The Pioneer Woman Takes Steak Bites To The Next Level With Brown Butter

The Pioneer Woman, aka Ree Drummond, knows a thing or two about feeding hungry cowboys. Not only is she married to a real-life cowboy she refers to as "Marlboro Man," but she's the queen of cooking up a quick weeknight dinner that even picky eaters will enjoy. One of the earliest recipes from the Pioneer Woman blog is steak bites, and these are exactly what they sound like: small, bite-sized pieces of sirloin steak, quickly pan-seared and piled high on a plate. While this quick meal may seem too good — and too easy — to be true, Drummond has a secret weapon that brings out the steak's flavor, no extra ingredients required.

All she uses to make her steak bites is cubed sirloin steak, butter, salt, and pepper. After the steak is seasoned, Drummond heats her butter in a screaming-hot pan, and this is where the magic happens. Drummond allows her butter to totally melt and turn golden brown. Once this occurs, the steak goes in just long enough to be seared before it rests on a plate. The meat is finished with a pour-over of the brown butter and steak juice, which helps bring out its rich, beefy flavor. With so few ingredients, it's the nutty brown butter that truly elevates this dish to restaurant-worthy status.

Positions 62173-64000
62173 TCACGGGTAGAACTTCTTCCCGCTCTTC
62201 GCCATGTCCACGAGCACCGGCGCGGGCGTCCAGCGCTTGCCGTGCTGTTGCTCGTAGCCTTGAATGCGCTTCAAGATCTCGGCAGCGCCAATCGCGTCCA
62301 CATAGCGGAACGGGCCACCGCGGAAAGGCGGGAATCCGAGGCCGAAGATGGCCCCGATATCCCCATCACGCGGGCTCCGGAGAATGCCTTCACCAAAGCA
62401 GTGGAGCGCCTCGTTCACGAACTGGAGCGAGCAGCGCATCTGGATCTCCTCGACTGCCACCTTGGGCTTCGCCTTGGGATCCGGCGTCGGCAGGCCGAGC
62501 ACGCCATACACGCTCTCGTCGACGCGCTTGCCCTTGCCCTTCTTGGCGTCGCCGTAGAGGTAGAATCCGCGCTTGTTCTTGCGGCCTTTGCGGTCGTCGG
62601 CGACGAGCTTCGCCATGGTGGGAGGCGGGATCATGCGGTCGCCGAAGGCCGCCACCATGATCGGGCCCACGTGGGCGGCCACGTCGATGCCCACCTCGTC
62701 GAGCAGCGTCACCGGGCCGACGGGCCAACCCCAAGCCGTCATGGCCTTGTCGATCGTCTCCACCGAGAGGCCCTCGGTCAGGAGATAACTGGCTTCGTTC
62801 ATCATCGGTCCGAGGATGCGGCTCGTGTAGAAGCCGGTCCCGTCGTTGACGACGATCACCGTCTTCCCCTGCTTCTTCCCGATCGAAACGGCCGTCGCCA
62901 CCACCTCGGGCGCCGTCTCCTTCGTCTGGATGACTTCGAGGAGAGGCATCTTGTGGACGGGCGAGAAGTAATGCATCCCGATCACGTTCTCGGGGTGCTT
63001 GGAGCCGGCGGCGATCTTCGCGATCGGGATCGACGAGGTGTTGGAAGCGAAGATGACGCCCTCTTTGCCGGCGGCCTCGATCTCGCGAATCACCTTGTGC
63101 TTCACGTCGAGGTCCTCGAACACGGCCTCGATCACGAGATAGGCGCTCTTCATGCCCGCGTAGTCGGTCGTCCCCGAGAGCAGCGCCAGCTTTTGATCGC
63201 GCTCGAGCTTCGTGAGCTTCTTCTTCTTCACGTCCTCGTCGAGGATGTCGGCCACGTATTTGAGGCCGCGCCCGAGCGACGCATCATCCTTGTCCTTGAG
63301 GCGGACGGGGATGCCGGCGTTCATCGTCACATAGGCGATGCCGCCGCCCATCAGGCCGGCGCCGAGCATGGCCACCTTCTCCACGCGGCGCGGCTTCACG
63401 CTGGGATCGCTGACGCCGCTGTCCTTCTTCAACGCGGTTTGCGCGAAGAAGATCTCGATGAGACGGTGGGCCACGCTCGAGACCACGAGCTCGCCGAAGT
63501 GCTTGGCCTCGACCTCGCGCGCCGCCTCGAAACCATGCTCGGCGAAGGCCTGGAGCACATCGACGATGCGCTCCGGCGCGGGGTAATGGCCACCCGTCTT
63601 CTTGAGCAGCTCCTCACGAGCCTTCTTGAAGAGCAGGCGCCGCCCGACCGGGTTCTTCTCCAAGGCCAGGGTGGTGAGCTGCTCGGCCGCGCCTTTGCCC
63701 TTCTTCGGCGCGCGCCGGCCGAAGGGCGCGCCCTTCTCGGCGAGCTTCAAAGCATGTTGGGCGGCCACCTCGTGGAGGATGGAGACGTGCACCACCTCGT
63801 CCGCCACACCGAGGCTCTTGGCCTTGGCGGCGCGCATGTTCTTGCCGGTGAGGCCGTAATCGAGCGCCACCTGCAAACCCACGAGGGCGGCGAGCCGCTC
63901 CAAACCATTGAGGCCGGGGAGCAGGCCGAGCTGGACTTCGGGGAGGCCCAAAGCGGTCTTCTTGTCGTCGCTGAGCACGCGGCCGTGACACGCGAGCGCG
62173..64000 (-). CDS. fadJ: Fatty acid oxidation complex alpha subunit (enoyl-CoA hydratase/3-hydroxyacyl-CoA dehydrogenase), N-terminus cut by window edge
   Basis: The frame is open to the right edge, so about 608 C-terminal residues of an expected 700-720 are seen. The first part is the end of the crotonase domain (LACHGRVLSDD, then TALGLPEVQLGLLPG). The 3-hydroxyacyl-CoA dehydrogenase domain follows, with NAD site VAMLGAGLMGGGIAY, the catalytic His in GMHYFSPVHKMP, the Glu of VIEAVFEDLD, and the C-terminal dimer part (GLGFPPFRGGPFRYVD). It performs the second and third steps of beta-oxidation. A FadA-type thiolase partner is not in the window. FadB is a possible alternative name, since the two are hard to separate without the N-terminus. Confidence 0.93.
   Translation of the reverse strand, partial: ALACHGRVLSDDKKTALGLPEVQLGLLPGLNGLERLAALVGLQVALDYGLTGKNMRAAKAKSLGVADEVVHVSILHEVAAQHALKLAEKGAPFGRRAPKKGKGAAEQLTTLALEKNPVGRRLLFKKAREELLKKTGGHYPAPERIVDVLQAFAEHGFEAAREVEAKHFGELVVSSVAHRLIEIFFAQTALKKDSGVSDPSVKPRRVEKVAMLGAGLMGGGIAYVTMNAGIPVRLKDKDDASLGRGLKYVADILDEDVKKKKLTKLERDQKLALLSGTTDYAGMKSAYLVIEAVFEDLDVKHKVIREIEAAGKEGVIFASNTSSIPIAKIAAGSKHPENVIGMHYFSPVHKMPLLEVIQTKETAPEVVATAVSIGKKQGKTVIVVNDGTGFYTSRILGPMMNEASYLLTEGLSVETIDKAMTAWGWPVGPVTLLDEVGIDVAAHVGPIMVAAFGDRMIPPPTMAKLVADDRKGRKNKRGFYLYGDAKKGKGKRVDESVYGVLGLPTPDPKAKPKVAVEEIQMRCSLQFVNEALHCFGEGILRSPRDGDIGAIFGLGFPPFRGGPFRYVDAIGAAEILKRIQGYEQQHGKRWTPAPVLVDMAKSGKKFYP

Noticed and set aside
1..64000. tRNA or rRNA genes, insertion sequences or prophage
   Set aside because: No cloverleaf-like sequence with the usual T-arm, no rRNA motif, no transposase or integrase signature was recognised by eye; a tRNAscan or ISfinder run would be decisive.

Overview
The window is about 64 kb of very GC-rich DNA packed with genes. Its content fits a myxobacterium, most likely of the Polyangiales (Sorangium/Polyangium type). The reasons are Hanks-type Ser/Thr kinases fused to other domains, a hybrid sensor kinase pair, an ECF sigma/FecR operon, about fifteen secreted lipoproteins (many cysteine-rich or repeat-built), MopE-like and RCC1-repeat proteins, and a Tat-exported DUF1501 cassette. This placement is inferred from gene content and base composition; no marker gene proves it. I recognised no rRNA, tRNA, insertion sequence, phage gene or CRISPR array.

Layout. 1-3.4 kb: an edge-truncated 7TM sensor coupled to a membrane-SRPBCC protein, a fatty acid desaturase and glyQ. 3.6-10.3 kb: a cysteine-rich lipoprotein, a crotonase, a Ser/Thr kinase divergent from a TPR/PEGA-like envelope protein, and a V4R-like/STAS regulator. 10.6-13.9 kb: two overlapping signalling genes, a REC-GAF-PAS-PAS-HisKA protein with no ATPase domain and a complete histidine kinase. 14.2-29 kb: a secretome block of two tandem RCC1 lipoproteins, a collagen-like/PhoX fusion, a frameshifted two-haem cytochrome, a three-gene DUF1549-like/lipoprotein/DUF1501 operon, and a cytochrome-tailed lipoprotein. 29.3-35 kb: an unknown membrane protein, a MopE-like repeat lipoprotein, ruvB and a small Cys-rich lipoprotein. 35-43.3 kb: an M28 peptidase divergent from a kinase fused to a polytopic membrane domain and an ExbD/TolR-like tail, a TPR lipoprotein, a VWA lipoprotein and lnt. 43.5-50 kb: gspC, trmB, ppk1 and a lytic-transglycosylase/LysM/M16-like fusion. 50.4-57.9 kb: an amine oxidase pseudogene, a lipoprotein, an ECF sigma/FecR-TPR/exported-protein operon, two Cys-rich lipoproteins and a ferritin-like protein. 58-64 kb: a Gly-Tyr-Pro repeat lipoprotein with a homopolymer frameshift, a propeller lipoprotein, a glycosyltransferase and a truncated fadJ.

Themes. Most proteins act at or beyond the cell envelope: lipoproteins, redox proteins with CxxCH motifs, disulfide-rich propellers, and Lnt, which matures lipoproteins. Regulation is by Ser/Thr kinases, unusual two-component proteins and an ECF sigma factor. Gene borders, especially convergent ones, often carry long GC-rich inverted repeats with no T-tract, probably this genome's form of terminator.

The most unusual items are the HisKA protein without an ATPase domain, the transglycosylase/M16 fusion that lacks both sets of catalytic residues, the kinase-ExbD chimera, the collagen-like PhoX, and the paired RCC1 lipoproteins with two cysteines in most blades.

Brown butter makes everything better

Brown butter is butter that has been heated until it's completely melted and the milk solids are toasted, which turns them a deep golden brown. Combine this with the flavor of fresh steak, and you're left with a salty, savory, umami bomb. Searing a steak on a sizzling pan helps bring about the Maillard reaction, which gives the meat that caramelized, charred flavor. For those who haven't made brown butter before, Drummond offered a few tips in her recipe for Brown Butter Crispies.

She adds her butter to a pan on medium heat and allows it to melt completely before swirling it around for three to four minutes. As soon as the butter starts bubbling up and turning a light golden brown, she removes the pan from the heat. Even if it looks a little blonde, the butter will turn darker as it sits.

For those wanting a unique flavor, Drummond has also shared a recipe for Cowboy Butter that would perfectly accompany her steak bites. This Cowboy Butter is essentially a compound butter with parsley, red pepper flakes, garlic, and lemon. Once the butter has cooled, it can be sliced and served on top of the steak bites.